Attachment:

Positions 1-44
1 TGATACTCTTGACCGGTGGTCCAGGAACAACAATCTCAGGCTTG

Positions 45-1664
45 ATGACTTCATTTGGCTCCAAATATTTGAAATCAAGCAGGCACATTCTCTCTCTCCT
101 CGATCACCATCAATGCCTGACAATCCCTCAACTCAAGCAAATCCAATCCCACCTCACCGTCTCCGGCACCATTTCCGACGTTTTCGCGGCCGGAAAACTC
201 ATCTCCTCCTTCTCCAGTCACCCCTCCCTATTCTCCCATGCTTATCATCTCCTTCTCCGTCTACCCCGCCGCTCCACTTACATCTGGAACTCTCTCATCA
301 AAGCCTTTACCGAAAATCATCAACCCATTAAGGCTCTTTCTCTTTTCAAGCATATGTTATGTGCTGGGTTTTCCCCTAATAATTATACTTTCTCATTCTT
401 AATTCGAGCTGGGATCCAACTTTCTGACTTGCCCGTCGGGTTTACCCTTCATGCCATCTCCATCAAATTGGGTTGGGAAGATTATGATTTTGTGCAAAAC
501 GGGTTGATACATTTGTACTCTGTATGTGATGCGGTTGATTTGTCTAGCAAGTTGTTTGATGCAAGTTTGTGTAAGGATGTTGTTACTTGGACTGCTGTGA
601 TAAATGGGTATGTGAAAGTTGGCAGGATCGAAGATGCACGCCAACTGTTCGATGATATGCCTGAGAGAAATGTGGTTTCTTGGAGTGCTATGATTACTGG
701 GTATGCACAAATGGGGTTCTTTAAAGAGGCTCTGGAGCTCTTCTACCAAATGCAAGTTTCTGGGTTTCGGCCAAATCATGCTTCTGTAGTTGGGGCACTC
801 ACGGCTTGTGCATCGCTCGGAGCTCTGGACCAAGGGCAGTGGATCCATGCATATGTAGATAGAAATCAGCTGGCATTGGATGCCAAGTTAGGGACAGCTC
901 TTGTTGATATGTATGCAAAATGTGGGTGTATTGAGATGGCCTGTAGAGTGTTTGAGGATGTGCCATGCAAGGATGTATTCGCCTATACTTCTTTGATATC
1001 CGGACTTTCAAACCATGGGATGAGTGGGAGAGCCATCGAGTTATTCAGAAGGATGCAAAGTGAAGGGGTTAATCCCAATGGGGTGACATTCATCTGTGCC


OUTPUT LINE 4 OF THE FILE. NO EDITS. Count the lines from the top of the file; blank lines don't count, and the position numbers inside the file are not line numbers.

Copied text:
45 ATGACTTCATTTGGCTCCAAATATTTGAAATCAAGCAGGCACATTCTCTCTCTCCT